Ryan and I looking out over a frozen Seneca lake and Fremont Peak beyond

Ryan and I looking out over a frozen Seneca Lake and Fremont Peak beyond

Ryan and Seneca Lake. What a spectacular location

Ryan and Seneca Lake. What a spectacular location

Fremont Peak

Fremont Peak

We then found remnants of the trail traversing the west side of Seneca’s steep shoreline and made it around to the north side. The sun cupped snow was in full force now as was the heat of the sun. It was hot.

Kristine & Billy catching a water break on the north shore of Seneca Lake

Kristine & Billy catching a water break on the north shore of Seneca Lake

We made our way up to Little Seneca Lake and traversed its southern shores and then climbed up to a small saddle where we could see a much closer Fremont Peak now and even Bonney Pass, which was exciting! We would go up and over Bonney Pass on our summit day.

Me traversing snow along LIttle Seneca's southern shore

Me traversing snow along Little Seneca’s southern shore

Bonney Pass is visible in the center of the pic

Bonney Pass is visible in the center of the pic above Upper Titcomb Basin

It was blazing out and we all needed some shade. At Indian Pass I found a great boulder which provided shade and water, so we all did a lunch break here.

"Lunch Rock". I think Kristine is playing an air guitar

“Lunch Rock”. I think Kristine is playing an air guitar

"Lunch Rock"

Kristine, Mikey, and Rob ready to depart “Lunch Rock”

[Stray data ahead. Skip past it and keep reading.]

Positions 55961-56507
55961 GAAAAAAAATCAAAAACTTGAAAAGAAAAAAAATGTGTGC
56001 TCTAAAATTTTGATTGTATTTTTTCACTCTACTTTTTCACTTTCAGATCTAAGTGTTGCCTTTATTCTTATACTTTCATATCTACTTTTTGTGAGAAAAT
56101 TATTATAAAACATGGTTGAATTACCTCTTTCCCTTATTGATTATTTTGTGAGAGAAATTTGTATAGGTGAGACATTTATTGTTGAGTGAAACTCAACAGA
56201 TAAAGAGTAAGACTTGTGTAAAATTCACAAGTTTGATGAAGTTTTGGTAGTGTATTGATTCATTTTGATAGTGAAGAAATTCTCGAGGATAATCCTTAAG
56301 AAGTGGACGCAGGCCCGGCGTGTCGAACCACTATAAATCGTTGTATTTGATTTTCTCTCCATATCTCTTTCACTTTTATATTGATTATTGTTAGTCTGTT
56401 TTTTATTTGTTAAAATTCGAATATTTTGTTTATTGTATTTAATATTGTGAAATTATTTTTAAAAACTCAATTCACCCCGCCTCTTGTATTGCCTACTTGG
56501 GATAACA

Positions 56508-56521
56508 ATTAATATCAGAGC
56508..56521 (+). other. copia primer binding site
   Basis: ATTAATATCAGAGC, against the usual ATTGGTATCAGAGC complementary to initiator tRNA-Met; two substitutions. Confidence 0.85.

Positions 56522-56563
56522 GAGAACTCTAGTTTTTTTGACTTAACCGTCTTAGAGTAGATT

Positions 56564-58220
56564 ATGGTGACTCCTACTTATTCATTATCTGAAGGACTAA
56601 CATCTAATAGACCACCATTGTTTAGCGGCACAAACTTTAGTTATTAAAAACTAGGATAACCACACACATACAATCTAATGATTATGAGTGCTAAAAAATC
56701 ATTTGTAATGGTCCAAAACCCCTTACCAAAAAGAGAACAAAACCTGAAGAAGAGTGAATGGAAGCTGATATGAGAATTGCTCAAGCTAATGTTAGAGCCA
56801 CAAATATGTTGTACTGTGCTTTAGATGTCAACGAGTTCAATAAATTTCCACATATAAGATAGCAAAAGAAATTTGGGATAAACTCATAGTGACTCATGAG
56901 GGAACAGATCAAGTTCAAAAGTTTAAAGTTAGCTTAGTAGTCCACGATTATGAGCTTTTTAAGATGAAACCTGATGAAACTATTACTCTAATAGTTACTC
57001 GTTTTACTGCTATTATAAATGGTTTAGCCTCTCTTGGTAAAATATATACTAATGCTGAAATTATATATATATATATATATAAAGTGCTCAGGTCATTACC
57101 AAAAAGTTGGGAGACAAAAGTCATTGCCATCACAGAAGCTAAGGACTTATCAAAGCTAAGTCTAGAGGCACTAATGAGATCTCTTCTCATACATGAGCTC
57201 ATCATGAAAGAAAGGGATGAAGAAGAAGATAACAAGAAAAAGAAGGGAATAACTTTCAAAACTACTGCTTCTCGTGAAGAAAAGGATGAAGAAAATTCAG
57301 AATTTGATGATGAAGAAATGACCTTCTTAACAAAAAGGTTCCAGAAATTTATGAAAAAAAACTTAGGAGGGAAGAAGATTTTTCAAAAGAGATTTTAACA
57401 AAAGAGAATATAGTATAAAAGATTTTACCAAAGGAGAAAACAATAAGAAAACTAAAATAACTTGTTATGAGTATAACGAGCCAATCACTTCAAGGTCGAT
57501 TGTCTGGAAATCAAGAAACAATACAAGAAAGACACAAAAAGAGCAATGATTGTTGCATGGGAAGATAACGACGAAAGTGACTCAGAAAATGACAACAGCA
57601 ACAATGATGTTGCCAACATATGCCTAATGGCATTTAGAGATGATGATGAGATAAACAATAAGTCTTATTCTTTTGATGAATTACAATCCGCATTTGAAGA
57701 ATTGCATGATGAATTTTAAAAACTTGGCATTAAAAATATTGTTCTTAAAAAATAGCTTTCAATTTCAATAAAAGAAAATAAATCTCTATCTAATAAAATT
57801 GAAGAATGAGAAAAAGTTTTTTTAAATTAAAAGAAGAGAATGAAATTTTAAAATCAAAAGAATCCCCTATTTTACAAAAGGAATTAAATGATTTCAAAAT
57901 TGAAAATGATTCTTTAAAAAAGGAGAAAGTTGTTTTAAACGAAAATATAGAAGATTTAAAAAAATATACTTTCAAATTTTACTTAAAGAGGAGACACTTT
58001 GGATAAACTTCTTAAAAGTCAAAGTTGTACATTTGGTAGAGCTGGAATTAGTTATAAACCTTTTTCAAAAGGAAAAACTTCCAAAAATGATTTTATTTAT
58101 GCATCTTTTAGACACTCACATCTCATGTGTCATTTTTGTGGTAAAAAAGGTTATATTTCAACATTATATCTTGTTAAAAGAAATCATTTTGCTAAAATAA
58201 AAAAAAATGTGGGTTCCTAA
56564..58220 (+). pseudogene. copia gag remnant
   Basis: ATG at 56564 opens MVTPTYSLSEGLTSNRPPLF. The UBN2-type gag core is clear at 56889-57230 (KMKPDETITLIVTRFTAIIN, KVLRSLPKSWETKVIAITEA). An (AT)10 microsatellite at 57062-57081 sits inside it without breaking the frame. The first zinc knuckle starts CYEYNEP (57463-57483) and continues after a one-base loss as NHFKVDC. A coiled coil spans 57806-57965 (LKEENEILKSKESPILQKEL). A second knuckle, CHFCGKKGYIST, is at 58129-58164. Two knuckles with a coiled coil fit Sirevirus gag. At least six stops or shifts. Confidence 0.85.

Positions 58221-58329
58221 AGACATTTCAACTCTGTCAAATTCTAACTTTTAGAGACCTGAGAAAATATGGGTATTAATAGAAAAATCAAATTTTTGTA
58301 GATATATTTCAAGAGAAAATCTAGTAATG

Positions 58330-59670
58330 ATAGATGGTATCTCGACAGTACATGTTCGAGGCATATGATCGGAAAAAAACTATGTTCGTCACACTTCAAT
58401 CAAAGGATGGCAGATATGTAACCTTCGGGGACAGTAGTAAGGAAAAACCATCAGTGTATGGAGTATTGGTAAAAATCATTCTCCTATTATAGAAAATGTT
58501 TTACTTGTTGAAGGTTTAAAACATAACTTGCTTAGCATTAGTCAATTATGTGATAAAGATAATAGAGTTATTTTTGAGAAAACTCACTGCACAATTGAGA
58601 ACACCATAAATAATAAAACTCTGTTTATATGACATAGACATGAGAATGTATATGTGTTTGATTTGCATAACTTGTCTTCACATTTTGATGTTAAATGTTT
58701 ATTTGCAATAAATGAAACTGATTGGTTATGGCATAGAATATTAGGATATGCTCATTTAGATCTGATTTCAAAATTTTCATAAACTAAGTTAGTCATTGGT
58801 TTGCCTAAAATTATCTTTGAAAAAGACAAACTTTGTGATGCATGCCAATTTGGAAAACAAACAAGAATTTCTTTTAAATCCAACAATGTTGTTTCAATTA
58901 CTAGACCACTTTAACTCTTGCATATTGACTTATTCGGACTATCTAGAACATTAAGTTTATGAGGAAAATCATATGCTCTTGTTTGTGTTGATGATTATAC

After a good break and some food, we descended Indian Pass down to the beautiful Island Lake and traversed its northeastern shores.

Heading down to Island Lake

Heading down to Island Lake

The heat was really getting to me and Kristine as well, but finally some clouds rolled in and provided some relief. We snowshoed into Titcomb Basin and made our way north to Lower Titcomb Lake. Around 4pm, it looked as if dark clouds were likely to threaten us, so we found a nice flat rock to pitch our tents and set up high camp. It wasn’t as far into Titcomb Basin as we would have liked, but the consensus was to just stop now and not carry the large backpacks anymore than we have to. It would just lengthen our summit day by a bit of mileage. Plus, selfishly I wanted to set up camp in case the storm hit us. However, it never did.

Ryan, Billy, & J at our 10,500' high camp in Titcomb Basin

Ryan, Billy, & J at our 10,500′ high camp in Titcomb Basin

High camp

High camp

High camp as seen from the top of our high camp boulder

High camp as seen from the top of our high camp boulder

I had to scramble up our designated camp boulder in my long johns of course

I had to scramble up our designated camp boulder in my long johns, of course

J lounging at high camp that Monday evening

J lounging at high camp that Monday evening